Gabriela cowperthwaite had long considered trips to SeaWorld San Diego with her twin boys a good parent's duty. Who doesn't love Shamu? Then in February 2010, an experienced trainer at SeaWorld Orlando, Dawn Brancheau, was killed by an orca named Tilikum, who drowned her and tore her body apart in front of horrified families. "I couldn't understand how Dawn Brancheau came to be killed by an animal that we consider to be our friend," Cowperthwaite tells me.
That question is at the heart of her new film, Blackfish. At first Cowperthwaite believed Brancheau's death was an anomaly. But Tilikum, now estimated to be 32, had been linked to two other deaths since he was captured off the eastern coast of Iceland in 1983. An investigation by the Occupational Safety and Health Administration (OSHA) after Brancheau's death into the hazards faced by the trainers found evidence of 100 dangerous interactions between captive orcas and SeaWorld trainers. (In 2012 a federal judge upheld OSHA's finding that SeaWorld trainers could no longer perform stunts in the water with the orcas; barriers are required.) Blackfish became more than the story of a freak accident. Like the Oscar-winning 2009 documentary The Cove, about the inhumane practices involved in the acquisition of dolphins for amusement parks, it makes a strong case that the human desire for proximity to these mammals, specifically in amusement-park settings, is selfish at best and morally indefensible at worst.
Blackfish is as evenhanded as can be expected given SeaWorld's refusal to participate (more on that later), but it's a troubling and crushingly sad tale. I sank lower and lower in my chair as I watched a mother orca keening for the baby taken from her and as Tilikum's backstory grew more ominous. Cowperthwaite tracks down a pair of sisters who say they watched Tilikum drown a trainer at Canada's now defunct Sealand of the Pacific in 1991. There were two female whales with him; the sisters say Tilikum, the biggest of the three, was the aggressor.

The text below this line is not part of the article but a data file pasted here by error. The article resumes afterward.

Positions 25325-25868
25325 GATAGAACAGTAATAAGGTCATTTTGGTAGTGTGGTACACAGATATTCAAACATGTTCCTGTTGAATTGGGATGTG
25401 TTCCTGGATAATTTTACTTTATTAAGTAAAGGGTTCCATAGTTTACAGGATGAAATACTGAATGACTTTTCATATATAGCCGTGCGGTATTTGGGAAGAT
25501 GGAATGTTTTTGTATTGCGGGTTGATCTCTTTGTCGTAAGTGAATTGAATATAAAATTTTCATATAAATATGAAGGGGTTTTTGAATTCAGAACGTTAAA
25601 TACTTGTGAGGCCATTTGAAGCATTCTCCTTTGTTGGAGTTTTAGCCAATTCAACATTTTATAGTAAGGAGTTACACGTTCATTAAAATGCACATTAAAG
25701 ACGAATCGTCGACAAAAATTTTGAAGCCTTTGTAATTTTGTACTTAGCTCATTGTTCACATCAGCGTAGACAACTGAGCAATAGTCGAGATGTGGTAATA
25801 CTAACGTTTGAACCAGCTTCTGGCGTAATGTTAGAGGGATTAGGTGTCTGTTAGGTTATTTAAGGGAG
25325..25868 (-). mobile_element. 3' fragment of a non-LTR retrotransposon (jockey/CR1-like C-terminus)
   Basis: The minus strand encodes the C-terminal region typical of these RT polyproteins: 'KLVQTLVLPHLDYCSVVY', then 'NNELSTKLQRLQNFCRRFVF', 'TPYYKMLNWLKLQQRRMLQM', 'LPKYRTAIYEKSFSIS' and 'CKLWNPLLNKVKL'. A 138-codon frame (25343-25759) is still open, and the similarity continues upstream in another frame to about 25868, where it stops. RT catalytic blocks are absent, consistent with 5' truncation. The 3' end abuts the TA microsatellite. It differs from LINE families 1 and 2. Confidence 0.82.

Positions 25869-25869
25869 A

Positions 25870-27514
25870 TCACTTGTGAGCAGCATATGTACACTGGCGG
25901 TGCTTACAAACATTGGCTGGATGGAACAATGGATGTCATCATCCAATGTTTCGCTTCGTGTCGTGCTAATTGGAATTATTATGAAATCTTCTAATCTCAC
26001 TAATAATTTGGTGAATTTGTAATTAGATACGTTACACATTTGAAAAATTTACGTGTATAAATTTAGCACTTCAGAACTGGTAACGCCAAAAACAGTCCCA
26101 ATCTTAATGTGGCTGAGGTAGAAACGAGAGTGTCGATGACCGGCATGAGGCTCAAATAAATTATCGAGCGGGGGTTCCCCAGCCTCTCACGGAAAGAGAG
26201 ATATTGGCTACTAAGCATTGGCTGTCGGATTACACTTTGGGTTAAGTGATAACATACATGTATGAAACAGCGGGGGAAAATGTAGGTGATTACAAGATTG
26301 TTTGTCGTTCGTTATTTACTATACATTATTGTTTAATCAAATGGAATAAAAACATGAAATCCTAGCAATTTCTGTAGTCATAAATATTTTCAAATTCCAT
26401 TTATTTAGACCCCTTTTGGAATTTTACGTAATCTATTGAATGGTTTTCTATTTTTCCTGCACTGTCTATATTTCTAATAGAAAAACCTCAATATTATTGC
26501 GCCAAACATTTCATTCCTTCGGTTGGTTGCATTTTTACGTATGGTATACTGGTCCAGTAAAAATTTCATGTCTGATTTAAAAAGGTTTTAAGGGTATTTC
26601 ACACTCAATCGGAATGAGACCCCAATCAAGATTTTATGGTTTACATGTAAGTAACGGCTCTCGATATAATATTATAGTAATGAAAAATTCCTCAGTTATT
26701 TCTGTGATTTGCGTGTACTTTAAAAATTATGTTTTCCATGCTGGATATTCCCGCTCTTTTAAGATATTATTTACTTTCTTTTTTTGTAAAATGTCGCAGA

But Tilikum is not depicted as some Jaws-like outlier. Blackfish suggests that killer whales, with their complex brains (containing, as one scientist explains in the film, emotional centers that humans don't have) are being driven over the edge by the constraints of captivity. In the wild, they remain with their family units--moving villages in the deep blue. "I do believe that 40 years ago, when we began this mad-scientist experiment, we were trying to reach across the species veil or curtain and make a friend on the other side," Cowperthwaite says. "But what we learned in those four decades is that there is no way we can possibly give them what they need."
She supports this thesis in Blackfish with scientific perspectives and some startling mea culpas. A diver who helped catch some of the first whales brought into captivity in 1970 says, "This was the worst thing I've ever done." When John Hargrove, 39, who left SeaWorld in 2012 on disability, speaks of Brancheau, a friend, his voice still breaks as he reflects on her last minutes. "I know she had to have been thinking, I'm going to turn this around," he tells me. Hargrove was anxious about appearing in Blackfish. "I had to get over the programming that we all have at SeaWorld," he says. "What we are taught is, Don't you ever speak out, because you are going to hurt the whales."